Huff and puff

Energy efficiency in practice In YS straw homes

By Lisa Bennett

Roughly 2.6 million years ago, our ancient ancestors began building straw homes on the vast African Plains. Over time, other cultures also began using straw as a construction material in their homes. From Germany, to England, from Asia to North America and beyond, anywhere grasses grew, people used them for insulation and building. The material was so common, in fact, that it was reflected in literature around the world. The nursery rhyme, “The Three Little Pigs,” printed in “The Nursery Rhymes of England” (London and New York, c. 1886) is a good example. One can’t help but wonder if the author, James Orchard Halliwell-Phillipps, would be surprised to find that his iconic, failed straw house would later become the house of the future.

The home of Bob Brecha, a professor at the University of Dayton and the research director for the Hanley Sustainability Institute; School of Engineering, Renewable and Clean Energy Graduate Program, is a far cry from the storybook straw house and even that of his ancient ancestors. His home—a modern, straw bale constructed house—is arguably one of the best-insulated types of home in the U.S.

“For a house this size, we use about 75-80 percent less energy than a typical house,” Brecha says.

And no wonder. Straw bale homes are designed to minimize thermal bridging and convective currents that cause heat loss throughout the home. R-values (a measurement of thermal resistance in a given material or set of materials) for straw bale homes far exceed those of more standard types of homes. For example, a typical R-value for a traditional, fiberglass-insulated home is about R-19. The R-value for a straw bale home, by comparison, is a toasty R-30 to R-33, which means that there is a lot less heat being lost.

“Last winter—and it was a cold winter—our heating bill for the whole season was $150,” Brecha says.

But how do straw bale home stack up against a typical stick-built home? Pretty well, actually.

“The building costs are about the same as building a regular house,” Brecha says. “The building materials are cheaper, but the labor is more. So it balances out.”

Ok … so it costs about the same to build. But what about all that straw? Wouldn’t it mold over time? The answer is pretty surprising. According to Brecha, mold isn’t an issue. The straw is dry when it’s packed in and then covered with a type of clay plaster to keep it that way.

“It turns out that the clay plaster that’s put on it is actually hydroscopic,” he says, “so if there’s moisture in the walls from humidity, it wicks it away, keeping it free from mold.”

Now that’s ingenuity! But wouldn’t all that really dry straw be a fire hazard? Once again the answer is shocking: It’s not a hazard at all!

“There is a group called Oakridge National Laboratory that has done the standard fire testing on straw bale walls that they do on other walls,” he explains. “And the straw bale walls do at least as good or better than the standard two-by-four stick construction. There is a qualitative view that says that this material is packed into the wall so there is very little available oxygen.”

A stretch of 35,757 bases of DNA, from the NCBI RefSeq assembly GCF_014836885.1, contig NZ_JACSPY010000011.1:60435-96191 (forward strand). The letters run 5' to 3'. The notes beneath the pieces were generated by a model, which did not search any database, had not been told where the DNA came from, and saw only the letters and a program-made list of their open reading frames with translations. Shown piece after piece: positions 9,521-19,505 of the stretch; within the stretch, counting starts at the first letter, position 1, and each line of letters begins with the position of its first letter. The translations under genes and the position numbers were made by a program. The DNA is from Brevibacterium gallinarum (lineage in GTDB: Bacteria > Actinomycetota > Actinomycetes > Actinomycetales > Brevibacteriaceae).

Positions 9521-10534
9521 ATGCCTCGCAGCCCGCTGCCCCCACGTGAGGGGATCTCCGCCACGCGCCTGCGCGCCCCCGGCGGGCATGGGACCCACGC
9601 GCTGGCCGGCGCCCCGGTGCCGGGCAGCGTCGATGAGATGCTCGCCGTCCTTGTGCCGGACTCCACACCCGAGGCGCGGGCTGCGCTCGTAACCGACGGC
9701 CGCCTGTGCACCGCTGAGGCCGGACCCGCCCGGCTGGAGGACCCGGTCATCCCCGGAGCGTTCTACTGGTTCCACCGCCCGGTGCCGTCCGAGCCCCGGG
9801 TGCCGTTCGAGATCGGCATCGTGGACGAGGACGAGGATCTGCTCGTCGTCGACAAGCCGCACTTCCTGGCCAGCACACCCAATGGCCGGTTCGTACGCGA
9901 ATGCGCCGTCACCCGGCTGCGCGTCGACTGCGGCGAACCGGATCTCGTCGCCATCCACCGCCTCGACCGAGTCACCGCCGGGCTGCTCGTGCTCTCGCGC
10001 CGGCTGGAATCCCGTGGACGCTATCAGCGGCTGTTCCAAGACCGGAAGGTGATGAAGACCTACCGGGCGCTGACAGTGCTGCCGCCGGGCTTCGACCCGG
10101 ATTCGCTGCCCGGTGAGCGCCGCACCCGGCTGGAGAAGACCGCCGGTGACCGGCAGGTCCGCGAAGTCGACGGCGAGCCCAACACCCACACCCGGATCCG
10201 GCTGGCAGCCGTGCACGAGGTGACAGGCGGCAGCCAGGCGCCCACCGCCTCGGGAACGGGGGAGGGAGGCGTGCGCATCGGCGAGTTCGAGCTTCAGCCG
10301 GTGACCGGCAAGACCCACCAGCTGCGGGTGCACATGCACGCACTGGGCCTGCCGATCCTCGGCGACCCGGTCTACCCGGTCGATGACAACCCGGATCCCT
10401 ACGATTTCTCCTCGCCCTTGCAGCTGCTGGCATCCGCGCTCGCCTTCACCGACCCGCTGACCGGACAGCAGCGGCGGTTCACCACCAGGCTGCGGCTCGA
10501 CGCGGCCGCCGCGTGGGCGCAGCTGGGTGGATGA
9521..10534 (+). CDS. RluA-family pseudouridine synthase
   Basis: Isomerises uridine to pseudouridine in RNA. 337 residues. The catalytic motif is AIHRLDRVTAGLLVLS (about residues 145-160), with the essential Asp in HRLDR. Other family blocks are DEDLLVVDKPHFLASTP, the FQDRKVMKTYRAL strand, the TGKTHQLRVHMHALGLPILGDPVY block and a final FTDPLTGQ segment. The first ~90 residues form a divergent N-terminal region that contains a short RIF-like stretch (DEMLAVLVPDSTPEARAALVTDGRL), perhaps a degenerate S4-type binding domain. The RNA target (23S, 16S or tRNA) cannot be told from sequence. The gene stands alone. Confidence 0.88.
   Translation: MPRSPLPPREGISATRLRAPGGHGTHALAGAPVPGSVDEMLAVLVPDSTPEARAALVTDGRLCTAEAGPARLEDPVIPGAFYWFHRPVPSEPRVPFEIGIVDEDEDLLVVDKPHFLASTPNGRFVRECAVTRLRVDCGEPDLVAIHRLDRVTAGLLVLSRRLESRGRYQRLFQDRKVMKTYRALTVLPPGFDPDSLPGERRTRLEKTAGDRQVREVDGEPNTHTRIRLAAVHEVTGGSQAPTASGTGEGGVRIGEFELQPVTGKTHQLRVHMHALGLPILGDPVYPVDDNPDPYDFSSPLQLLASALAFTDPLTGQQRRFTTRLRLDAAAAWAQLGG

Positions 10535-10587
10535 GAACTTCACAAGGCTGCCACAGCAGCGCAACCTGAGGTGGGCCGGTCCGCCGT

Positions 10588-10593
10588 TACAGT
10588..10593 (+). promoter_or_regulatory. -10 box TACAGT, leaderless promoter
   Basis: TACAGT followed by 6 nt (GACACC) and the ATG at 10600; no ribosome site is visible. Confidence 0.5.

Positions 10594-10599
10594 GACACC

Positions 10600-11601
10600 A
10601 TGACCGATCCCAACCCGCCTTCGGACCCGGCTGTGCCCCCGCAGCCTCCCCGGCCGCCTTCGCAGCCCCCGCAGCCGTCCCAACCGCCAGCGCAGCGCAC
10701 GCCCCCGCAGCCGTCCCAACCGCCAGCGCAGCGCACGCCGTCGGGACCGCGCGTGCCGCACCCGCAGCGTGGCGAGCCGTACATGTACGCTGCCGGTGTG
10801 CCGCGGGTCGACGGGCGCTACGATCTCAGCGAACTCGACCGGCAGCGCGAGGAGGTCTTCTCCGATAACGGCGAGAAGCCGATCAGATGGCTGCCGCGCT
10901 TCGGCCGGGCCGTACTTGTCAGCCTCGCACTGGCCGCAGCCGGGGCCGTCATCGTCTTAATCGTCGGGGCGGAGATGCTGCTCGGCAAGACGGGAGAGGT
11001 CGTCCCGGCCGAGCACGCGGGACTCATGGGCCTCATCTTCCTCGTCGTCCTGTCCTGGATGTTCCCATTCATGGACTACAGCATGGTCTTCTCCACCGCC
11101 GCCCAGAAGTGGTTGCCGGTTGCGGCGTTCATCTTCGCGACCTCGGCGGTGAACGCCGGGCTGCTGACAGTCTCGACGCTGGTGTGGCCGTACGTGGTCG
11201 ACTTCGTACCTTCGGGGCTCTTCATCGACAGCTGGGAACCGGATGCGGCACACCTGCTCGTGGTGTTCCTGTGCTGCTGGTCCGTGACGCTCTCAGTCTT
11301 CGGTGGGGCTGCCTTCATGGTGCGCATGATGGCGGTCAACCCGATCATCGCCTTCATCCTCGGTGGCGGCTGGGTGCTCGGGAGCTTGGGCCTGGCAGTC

And we all know that without enough oxygen, a fire would have a really hard time burning. And that’s good news for owners of straw bale homes.

Straw bale homeowners and builders, Andy and Beth Holyoke of Yellow Springs, are thrilled with their home.

“What I like most is that the plastering lends itself to lots of creativity and softness,” says Beth. She and her husband Andy became interested in straw bale homes after attending a workshop on them in Olympia, Washington.

“When we came back, we read lots and lots of books and did lots of research,” she says. “He used that knowledge to build one for his mom about 16 years ago.”

Since then, they have constructed about nine straw bale homes in Yellow Springs, including one for themselves. “We build smaller homes, about 1,000 to 1,500 square feet.” Beth says.

Like most straw bale homeowners, both Beth Holyoke and Bob Brecha did lots of homework before building their homes.

“The thing I want people to know is that straw bale technology has changed over the past 20 years so a lot of older books don’t have the updated technology information,” she says.

Though there are lots of books with more up-to-date information available at the library, sometimes the best way to really get the information you want, is to just go see one for yourself. “In the first weekend of October every year, there is the Green Energy Ohio solar tour, but it really has turned into more of an alternative energy and energy efficiency tour,” says Brecha. “And so my house and some of the other houses have been open during those tours.”

For more information on the Green Energy Ohio solar tour, visit:

Reach DCP freelance writer Lisa Bennett at

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Reach DCP freelance writer Lisa Bennett at

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